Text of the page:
Three years ago, New Jersey regulators suspended abortion provider Steven Brigham's medical license for endangering and deceiving patients. During the suspension hearing, he testified that he was covered by medical malpractice insurance.

Now, as Brigham, 57, tries to regain his license, New Jersey prosecutors have submitted evidence that his sworn statement was yet another lie. They allege that not only did he stop carrying required liability insurance around 2006, but last month produced a phony insurance policy when forced to back up the statement.

The Bermuda-based company that purportedly issued his policy was itself a sham. It has not issued policies since 2006, when the company operator went to jail for insurance fraud and money laundering, according to legal papers filed Nov. 27 by New Jersey Deputy Attorney General Jeri L. Warhaftig.

"Brigham also produced a fraudulent receipt for payment for a policy issued by" the sham company, Warhaftig wrote.

Brigham's attorney, Thomas Gorrell, did not respond to requests for comment.

The allegations are the latest twist in Brigham's 20-year, multistate history of trouble with regulators, the IRS, landlords, creditors, and law enforcement agencies.

In the last few years, sanctions against him have forced his abortion business, American Women's Services, to shut down in Maryland and Pennsylvania. It still has clinics in New Jersey, Virginia, and Florida.

This month, a new Northeast Philadelphia clinic that did not disclose its ties to Brigham was ordered to close by the Pennsylvania Department of Health.

In New Jersey, Brigham's efforts to regain his medical license have an air of déjà vu because the appeal process, the main charges, and even the lead prosecutor - Warhaftig - are the same as in the mid-1990s.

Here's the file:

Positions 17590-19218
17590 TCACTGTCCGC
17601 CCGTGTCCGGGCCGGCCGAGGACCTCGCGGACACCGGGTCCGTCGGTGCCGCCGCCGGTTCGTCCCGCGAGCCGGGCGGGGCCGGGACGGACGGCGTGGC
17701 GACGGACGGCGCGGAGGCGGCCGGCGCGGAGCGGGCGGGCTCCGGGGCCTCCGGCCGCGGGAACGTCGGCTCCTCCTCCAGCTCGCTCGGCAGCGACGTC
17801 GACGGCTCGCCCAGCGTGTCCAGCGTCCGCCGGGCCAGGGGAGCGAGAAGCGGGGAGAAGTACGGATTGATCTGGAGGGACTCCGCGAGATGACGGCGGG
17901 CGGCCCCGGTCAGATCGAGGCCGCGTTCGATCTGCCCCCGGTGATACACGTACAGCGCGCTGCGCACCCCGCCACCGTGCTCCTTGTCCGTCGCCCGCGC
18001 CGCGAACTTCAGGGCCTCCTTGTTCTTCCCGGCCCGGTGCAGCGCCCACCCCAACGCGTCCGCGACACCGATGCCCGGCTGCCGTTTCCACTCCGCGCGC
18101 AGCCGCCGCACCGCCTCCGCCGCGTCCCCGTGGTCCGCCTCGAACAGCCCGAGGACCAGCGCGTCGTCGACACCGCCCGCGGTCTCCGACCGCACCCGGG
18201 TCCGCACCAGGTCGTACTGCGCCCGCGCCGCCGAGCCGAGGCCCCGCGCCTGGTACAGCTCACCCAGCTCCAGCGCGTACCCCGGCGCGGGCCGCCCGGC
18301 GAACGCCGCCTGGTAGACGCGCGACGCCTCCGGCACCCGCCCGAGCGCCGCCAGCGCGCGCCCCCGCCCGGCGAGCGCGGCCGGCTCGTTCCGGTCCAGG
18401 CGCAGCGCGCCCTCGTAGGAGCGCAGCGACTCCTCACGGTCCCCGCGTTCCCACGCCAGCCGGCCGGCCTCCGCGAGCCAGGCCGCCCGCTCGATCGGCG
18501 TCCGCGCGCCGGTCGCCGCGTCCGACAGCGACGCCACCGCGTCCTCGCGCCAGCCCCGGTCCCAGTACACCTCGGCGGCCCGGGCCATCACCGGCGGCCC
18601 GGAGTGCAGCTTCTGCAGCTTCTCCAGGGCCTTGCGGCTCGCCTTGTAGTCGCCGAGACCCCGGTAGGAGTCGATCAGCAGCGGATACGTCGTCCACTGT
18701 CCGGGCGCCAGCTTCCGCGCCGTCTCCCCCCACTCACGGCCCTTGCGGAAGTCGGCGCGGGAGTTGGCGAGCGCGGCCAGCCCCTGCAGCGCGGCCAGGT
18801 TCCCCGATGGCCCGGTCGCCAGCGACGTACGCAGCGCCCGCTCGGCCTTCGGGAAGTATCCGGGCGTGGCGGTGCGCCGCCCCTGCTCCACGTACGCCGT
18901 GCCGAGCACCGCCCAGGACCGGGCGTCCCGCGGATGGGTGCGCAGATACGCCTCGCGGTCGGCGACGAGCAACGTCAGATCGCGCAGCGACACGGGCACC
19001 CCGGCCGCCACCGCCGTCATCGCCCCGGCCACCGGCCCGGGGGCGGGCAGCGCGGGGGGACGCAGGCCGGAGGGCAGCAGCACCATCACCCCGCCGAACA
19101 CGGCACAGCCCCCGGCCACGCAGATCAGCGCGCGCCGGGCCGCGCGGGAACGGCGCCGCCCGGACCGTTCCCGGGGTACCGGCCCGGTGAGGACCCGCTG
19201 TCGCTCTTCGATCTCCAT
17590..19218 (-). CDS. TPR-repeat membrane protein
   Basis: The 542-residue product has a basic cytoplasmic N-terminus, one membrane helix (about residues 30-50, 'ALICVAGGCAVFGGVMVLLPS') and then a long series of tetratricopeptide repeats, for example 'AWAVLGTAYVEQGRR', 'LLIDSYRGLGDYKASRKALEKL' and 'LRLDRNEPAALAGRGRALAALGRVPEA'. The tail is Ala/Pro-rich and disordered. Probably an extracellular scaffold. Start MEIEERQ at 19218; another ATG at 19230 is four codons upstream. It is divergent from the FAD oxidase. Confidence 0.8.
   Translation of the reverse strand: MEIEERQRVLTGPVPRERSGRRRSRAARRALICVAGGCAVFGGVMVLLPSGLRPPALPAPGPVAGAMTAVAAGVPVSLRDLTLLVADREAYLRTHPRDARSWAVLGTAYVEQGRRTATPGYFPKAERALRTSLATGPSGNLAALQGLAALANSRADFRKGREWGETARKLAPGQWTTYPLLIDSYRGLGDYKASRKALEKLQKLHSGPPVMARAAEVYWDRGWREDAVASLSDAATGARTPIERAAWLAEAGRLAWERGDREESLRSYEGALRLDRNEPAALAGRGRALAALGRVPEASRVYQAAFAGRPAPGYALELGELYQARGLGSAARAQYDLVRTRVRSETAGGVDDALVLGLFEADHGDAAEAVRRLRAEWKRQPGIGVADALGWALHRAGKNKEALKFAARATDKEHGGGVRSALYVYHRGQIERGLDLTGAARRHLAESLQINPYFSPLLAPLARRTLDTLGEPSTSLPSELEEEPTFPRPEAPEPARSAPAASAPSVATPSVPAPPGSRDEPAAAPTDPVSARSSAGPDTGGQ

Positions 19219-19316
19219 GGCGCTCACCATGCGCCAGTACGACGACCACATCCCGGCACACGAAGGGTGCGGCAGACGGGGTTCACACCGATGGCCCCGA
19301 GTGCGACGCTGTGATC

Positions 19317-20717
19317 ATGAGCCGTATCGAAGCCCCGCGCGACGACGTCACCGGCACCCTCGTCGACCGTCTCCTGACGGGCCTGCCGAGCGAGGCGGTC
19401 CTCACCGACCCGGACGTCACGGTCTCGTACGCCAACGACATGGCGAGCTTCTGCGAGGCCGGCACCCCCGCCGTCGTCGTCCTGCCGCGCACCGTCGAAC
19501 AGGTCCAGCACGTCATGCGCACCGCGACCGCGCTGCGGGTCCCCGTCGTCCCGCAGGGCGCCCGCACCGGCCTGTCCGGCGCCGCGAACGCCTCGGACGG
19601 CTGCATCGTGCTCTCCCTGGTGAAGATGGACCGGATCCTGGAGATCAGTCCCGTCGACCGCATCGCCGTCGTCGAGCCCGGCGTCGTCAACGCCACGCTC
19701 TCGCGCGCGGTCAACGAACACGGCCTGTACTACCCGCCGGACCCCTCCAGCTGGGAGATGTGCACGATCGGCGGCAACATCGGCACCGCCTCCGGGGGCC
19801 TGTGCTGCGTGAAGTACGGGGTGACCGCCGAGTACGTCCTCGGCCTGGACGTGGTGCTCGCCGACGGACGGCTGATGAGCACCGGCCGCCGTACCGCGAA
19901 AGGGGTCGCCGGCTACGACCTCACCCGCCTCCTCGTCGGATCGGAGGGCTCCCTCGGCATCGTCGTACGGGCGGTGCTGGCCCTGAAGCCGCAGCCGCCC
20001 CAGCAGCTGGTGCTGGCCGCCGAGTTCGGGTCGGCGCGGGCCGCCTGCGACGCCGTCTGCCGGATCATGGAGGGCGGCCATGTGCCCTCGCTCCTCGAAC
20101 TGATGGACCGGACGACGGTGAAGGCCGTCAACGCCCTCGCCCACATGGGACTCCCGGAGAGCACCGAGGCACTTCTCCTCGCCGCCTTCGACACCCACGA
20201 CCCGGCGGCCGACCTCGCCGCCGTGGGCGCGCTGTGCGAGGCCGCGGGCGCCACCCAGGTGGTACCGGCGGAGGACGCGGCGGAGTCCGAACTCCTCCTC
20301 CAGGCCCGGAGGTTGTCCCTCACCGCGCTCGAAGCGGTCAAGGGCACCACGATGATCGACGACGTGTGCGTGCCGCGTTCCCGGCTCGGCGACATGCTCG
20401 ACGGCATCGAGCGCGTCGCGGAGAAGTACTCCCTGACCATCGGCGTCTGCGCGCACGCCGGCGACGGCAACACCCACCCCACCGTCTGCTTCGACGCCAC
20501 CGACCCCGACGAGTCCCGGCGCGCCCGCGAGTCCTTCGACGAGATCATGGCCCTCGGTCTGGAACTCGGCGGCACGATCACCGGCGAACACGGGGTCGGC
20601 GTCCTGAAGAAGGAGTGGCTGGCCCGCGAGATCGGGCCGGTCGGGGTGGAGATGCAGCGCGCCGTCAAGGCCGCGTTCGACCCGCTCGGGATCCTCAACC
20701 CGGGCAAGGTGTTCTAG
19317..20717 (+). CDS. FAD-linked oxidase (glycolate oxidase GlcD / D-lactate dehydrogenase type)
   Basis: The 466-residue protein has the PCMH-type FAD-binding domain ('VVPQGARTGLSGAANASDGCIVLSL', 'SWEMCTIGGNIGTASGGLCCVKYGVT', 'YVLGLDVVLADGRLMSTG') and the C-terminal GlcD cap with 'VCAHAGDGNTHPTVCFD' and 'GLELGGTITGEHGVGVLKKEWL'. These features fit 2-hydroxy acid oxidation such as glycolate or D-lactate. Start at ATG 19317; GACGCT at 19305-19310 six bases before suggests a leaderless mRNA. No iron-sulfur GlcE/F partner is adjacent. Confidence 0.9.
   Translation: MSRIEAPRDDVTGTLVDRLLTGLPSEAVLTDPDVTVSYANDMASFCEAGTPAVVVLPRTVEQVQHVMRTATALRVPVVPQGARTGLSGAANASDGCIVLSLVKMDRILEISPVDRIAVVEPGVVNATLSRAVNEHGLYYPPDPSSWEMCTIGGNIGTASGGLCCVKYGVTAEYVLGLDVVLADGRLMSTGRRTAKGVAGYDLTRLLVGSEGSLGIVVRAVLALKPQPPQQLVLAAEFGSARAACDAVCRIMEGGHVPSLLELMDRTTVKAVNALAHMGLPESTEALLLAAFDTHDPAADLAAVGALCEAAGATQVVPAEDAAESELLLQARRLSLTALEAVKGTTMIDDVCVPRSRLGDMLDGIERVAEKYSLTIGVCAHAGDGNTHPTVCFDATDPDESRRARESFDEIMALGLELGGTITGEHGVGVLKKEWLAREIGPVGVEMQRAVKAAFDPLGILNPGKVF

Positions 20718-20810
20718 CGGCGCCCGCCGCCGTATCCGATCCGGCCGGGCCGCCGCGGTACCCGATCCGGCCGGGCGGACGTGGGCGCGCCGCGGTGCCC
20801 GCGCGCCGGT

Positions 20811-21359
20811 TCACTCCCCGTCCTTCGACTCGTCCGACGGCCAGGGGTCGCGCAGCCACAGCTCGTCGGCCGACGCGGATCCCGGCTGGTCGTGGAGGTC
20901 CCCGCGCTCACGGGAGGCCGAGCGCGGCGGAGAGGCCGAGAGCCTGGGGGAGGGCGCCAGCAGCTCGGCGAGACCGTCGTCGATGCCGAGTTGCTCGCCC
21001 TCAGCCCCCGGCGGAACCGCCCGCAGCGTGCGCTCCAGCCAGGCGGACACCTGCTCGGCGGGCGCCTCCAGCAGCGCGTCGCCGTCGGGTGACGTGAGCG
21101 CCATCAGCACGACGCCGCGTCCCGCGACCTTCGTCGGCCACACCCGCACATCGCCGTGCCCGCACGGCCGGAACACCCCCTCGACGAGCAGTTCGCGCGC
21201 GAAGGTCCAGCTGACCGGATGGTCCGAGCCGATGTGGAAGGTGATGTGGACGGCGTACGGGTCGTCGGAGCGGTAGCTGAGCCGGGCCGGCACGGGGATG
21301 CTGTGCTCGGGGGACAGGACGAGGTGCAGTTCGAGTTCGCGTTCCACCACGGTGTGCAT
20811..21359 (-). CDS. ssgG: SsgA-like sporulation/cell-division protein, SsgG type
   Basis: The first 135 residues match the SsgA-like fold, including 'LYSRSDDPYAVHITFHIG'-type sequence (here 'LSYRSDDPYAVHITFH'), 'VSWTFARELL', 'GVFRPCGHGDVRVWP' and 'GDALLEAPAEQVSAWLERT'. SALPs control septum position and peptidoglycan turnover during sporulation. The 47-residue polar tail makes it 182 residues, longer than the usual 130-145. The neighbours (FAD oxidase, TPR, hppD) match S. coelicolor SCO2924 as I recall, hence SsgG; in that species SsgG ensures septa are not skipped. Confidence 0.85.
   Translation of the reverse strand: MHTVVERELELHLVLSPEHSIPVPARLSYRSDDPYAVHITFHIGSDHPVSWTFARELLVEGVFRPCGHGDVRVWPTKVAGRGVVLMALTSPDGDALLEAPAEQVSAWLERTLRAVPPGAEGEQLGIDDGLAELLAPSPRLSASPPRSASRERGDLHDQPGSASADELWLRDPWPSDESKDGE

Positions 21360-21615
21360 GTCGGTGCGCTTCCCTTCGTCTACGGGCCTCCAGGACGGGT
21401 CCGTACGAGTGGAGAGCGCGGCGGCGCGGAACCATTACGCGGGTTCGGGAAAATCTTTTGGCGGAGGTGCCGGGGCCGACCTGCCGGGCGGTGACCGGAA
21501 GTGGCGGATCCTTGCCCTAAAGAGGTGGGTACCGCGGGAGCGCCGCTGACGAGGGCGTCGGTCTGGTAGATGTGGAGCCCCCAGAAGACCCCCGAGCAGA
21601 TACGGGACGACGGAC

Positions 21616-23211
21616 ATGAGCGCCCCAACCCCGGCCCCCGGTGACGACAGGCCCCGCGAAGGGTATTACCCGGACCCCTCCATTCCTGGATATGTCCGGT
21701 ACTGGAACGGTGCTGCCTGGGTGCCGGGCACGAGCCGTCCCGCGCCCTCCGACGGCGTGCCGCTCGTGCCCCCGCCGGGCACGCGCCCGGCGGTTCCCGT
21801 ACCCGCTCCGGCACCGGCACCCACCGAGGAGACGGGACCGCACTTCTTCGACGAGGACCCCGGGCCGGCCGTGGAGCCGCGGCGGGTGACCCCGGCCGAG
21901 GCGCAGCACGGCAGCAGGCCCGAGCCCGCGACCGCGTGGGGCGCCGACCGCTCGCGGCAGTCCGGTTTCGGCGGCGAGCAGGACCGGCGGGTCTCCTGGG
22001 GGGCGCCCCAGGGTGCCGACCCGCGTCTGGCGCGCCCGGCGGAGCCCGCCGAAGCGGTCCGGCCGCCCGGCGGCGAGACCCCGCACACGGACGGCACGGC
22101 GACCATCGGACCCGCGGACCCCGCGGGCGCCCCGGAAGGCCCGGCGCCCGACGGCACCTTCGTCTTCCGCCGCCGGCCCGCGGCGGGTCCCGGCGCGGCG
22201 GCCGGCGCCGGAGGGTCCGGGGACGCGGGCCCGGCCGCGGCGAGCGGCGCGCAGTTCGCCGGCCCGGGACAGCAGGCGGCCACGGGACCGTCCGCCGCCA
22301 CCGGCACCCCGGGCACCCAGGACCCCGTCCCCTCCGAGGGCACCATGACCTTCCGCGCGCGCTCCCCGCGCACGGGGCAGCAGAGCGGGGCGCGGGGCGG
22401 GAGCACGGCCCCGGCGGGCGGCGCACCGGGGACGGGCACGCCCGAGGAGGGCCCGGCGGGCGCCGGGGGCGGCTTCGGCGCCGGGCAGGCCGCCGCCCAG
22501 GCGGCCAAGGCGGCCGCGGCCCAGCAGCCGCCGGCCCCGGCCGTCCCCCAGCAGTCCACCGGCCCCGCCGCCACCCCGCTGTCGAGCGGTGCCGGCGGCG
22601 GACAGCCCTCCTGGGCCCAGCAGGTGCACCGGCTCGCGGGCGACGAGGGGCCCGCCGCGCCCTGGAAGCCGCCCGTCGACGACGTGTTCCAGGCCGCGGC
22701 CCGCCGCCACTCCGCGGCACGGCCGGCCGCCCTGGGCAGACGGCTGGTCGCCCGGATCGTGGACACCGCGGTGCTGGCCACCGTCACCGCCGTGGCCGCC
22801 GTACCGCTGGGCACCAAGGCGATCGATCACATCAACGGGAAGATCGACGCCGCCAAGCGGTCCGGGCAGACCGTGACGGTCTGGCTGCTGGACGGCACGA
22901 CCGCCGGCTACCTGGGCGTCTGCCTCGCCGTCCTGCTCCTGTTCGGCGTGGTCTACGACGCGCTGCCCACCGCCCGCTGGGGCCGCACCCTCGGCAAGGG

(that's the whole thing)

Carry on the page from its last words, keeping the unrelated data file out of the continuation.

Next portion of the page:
Now, as then, he is accused of trying to evade state safety regulations. He used his New Jersey clinics - which are not licensed to do abortions beyond 14 weeks - to initiate late-term abortions by inducing fetal death. The fetuses were later surgically extracted in a clinic in another state.

Now, as then, the scheme came to light when patients were seriously injured. And now, as then, Brigham has appealed his license suspension to an administrative law judge.

In the 1990s, his appeal succeeded. This time, a different judge must consider new factors, including evidence that Brigham was extracting the fetuses in Maryland, where he never had a medical license. Also, his Elkton clinic was a clandestine operation, unregistered and unknown to the state. The storefront facility had no sign and even patients were not told where it was until the day they drove there for surgery.

Last month, one of those patients - a New Jersey woman who was critically injured when her surgery went awry in Elkton - testified before the administrative judge that she had dropped her malpractice lawsuit against Brigham because her lawyer discovered he had no malpractice insurance.

That prompted Warhaftig to do more investigating, which led to submission of the amended charges against Brigham.

In addition to seeking the permanent revocation of his license, the complaint asks that he be ordered to pay the costs of the investigation and trial.

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